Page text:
The History of Madness website has noted the research of Miriam Posner into Walter Freeman’s photos of his patients before and after lobotomy. Here is what already existed on the YDS website. [I found a website on lobotomies that claimed that Freeman had been killed by a “berserk” patient in 1955. This is not true: he died of cancer in 1976.]
http://clarespark.com/2009/11/07/disparities-between-image-and-text-some-cases-of-lobotomy/. (This image shows case 123 before and after lobotomy, along with Rockwell Kent illustration for Moby-Dick that erases the male-bonding and tattoos. I have seen the preliminary drawings for this text and it morphed from realism to primitivism. Kent obviously pulled back from insinuations of homosexuality.)
http://clarespark.com/2010/03/04/after-lobotomy-case-123/. (These illustrations from Freeman’s book are the single most shocking example of medical malpractice that I have found in my work on the history of medicine. Please read the before and after sequence together.)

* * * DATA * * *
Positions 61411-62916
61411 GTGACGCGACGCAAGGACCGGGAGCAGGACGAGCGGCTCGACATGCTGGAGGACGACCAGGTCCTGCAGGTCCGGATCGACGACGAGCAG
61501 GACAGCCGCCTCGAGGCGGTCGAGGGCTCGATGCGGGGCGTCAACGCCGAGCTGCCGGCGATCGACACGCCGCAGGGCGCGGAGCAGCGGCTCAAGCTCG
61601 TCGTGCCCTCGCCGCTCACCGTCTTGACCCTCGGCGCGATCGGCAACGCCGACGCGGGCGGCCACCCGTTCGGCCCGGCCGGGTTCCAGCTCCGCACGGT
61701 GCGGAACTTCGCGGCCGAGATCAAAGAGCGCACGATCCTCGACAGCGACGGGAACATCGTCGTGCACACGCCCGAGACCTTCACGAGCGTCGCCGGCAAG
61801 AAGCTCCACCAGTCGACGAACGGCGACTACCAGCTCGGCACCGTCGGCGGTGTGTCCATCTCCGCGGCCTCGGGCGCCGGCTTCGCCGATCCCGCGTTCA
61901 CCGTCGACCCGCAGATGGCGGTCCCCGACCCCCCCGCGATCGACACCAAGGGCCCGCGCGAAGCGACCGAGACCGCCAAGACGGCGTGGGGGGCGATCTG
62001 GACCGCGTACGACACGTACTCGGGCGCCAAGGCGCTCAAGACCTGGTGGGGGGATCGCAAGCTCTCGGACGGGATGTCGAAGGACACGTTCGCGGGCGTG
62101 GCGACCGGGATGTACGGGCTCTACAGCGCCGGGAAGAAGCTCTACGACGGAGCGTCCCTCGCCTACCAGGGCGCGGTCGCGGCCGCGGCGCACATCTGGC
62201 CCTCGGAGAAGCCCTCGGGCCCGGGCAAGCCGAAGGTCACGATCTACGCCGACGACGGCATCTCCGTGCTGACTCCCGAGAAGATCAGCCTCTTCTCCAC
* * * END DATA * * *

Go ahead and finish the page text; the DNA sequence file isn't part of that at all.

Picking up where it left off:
http://clarespark.com/2009/11/16/when-lobotomies-cured-the-romantic-agony/. (Lobotomy was originally seen as a cure for anxiety and depression, but it also seemed from the pictures, and from Freeman’s book Psychosurgery, as a way to control rebellious females.)
http://clarespark.com/2010/09/27/cannibals-negro-jazz-and-servile-revolt/. This is about Tennessee Williams and the film Suddenly, Last Summer, with its terrifying mob scene, redolent of the French Revolution. Video clip of the movie included. Elizabeth Taylor’s character is threatened with lobotomy.